To investigate whether floral nectar secretion is regulated via jasmonates, we used Brassica napus (canola or rapeseed) as experimental system. In this species, the nectar secretion is highest in fully-open flowers (Figure 1). B. napus is an important agricultural crop that attracts insect pollinators [23]. Nectar secretion has been shown to have positive effects on fruit ripening and seed germination rate, and it reduces the flowering period [24]. First, we investigated the relationship between ontogenetic changes in nectar secretion and endogenous JA levels. Assuming that the secretion of floral nectar secretion is affected by JA during flower development, we hypothesised that the temporal secretion pattern should correlate with the endogenous concentrations of JA in the flower tissue. We also predicted that any temporal changes in the JA content of the flowers should precede floral nectar secretion. Second, we exogenously applied to the flowers JA, the JA-amino acid conjugate jasmonoyl-isoleucine (JA-Ile), its mimic coronalon and phenidone (an inhibitor of endogenous JA synthesis). We predicted that application of JA or its mimics should induce EFN secretion, whereas phenidone should have an inhibitory effect. Finally, we investigated whether systemic, JA-dependent responses to leaf damage interfere with floral nectar secretion. Jasmonates are known to be systemically transported [21], [25], [26] and their application to – or induction in – leaves might therefore also affect floral nectar secretion. The results of our study represent a first step towards understanding the hormonal control of nectar secretion in flowers and its putative interference with other plant functions.

Figure 1. Ontogenetic changes of nectar secretion and endogenous JA in flower tissue.

Panel A: Flower stages 1–6 as defined for the present study. Panel B: JA concentration (mean ± SE) is displayed in ng JA per g fresh mass. Different letters indicate significant differences among different stages (LSD post-hoc test after univariate ANOVA, P<0.02, n = 5). Panel C: Nectar secretion (mean ± SE) is given in mg soluble solids per g fresh mass of the flowers. Different letters indicate significant differences among stages (LSD post-hoc test after univariate ANOVA, P<0.01, n = 10). Only the flower stages with nectar secretion (3–5) were included in the post-hoc test in order to avoid inhomogeneity of variances due to zero-production in stages 1, 2 and 6.


Ontogenetic Changes in Nectar and Endogenous JA Levels

The developmental floral stages as defined for this study are presented in Fig 1. We classified the flowers morphologically into six stages starting from the very young bud (Stage 1) to the withered flower (Stage 6) as described in refs [27], [37]. We distinguished the following six stages of flowers: stage 1 - loose bud, petals not expanded, stage 2 - corolla opening, beginning of anthers dehiscence, stage 3 - corolla fully expanded, full pollen exposure; stage 4 - corolla completely open after pollen exposure, stage 5 - shrivelled corolla, no pollen and stage 6 - withered corolla. Each flower remains open for about 3–4 days. Nectar secretion starts when the corolla is open in stage 2 and increases in the next stage when the corolla is fully expanded and the pollen is exposed and continues till stage 6 [37]. In our experiments, maximum amounts of nectar were produced when flowers were fully opened (stage 3, see Fig. 1, LSD post-hoc test after univariate ANOVA, P<0.01, n = 10). Endogenous JA levels showed a peak shortly before nectar secretion was highest (stage 2, see Fig. 1, LSD post-hoc test after univariate ANOVA, P<0.02, n = 5). The levels of endogenous OPDA (12-oxo-phytodienoic acid), the precursor of JA, were found to be approximately 25–50 ng per g fresh weight in stages 2, 3 and 4 and in the other stages of flower development the level of OPDA was lower than 20 ng.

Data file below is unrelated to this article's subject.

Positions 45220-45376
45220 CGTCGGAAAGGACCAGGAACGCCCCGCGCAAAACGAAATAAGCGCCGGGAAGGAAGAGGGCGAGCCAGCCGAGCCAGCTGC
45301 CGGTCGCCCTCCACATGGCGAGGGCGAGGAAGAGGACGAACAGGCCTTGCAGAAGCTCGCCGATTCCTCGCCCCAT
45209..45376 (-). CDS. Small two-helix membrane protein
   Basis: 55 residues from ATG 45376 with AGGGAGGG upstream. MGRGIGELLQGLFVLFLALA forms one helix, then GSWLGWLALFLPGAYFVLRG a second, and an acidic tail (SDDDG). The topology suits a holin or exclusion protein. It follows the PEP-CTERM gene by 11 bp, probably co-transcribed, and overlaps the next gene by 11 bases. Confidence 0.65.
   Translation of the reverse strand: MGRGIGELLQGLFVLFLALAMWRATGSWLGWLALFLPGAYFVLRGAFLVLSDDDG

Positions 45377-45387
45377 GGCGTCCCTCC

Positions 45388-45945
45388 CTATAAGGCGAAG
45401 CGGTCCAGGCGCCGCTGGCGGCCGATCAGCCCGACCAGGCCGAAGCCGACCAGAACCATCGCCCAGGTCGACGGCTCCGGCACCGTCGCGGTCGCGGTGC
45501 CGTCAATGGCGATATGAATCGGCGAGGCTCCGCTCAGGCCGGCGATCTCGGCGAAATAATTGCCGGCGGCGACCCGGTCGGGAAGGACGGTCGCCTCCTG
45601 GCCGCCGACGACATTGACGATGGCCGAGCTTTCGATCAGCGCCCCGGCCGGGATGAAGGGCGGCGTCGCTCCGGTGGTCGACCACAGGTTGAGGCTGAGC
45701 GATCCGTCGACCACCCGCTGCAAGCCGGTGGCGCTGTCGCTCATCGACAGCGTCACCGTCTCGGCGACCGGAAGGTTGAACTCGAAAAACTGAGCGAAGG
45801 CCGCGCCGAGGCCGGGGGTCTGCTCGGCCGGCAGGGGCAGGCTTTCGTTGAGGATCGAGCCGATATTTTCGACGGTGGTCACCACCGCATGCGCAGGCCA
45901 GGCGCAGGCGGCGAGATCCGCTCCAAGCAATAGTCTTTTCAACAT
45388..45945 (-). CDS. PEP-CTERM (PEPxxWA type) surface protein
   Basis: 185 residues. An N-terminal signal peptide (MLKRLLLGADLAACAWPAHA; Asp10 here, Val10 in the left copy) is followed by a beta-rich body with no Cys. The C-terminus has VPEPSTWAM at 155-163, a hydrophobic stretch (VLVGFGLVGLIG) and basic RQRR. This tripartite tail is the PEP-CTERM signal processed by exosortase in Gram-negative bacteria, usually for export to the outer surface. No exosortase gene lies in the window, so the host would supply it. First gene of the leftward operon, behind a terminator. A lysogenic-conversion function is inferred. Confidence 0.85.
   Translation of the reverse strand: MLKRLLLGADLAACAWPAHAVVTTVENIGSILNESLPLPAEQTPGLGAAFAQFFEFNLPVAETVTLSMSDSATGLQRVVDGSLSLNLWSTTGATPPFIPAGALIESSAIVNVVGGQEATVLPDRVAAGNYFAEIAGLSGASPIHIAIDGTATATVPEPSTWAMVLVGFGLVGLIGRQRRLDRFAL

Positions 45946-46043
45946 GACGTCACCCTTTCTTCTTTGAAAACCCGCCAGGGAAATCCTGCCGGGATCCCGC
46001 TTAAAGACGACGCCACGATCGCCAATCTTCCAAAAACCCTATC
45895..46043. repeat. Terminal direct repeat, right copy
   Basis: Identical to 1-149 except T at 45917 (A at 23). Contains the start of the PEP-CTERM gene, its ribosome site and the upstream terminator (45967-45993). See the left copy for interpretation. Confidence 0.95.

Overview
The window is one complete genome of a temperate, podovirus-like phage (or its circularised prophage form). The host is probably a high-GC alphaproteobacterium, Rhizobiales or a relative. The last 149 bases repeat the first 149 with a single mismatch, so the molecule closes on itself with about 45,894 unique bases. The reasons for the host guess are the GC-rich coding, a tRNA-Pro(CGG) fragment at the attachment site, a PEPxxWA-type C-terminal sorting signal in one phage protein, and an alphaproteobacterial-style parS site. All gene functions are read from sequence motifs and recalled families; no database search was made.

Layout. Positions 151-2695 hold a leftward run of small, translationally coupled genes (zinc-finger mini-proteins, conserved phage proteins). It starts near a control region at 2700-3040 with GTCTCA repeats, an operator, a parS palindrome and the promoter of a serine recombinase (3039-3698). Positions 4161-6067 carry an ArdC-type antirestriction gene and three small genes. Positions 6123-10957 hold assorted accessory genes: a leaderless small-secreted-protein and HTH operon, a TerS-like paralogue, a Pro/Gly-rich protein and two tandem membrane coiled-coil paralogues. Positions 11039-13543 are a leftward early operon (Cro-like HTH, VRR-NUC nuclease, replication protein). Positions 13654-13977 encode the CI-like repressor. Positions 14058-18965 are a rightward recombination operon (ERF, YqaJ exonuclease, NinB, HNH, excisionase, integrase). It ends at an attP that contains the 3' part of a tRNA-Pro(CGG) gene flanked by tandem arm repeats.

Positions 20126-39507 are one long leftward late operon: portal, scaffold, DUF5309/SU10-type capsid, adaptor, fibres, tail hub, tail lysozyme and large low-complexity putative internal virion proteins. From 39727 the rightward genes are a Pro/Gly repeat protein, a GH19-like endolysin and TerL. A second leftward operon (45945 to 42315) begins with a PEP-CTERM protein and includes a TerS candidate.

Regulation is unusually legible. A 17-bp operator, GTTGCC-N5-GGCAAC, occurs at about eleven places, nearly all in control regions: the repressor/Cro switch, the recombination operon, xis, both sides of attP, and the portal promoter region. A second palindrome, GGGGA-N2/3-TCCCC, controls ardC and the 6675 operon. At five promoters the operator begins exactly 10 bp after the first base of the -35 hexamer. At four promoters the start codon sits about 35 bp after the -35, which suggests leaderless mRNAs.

Induction of Nectar by JA

Exogenous application of 1mM JA significantly increased nectar secretion after 24 h in comparison to control plants, which had been sprayed with water (Fig. 2a, LSD post-hoc test after univariate ANOVA, P<0.01, n = 7). Glucose and fructose were the major constituents of the nectar and the G∶F ratio was in the range of 1.2–1.3 (Table 1). The sucrose concentrations were very low or undetectable. The nectar, thus, represents an hexose-dominated nectar according to the classification proposed by Baker & Baker [35]. No changes in nectar sugar composition were observed after JA treatment (Table 1). The effect of JA induction thus appears to be quantitative rather than qualitative. Next, we treated the flowers with phenidone, an inhibitor of lipoxygenases [38] that blocks endogenous JA synthesis. Phenidone treatment reduced nectar secretion to control levels after 24 h (Fig. 2a, LSD post-hoc after univariate ANOVA, P<0.01, n = 7), but high secretion rates could be restored by additional exogenous application of 1 mM JA following the phenidone treatment (Fig 2a). Application of phenidone did not lead to lower nectar levels than seen in control plants; hence attempts were made to treat plants with phenidone at early flowering stages (stage 1 or 2). However, this treatment led to delayed flower opening and not to a further decrease in nectar levels. Additionally, no significant reduction in the floral nectar secretion below control levels was observed when higher concentrations of phenidone (6 or 10 mM) were used.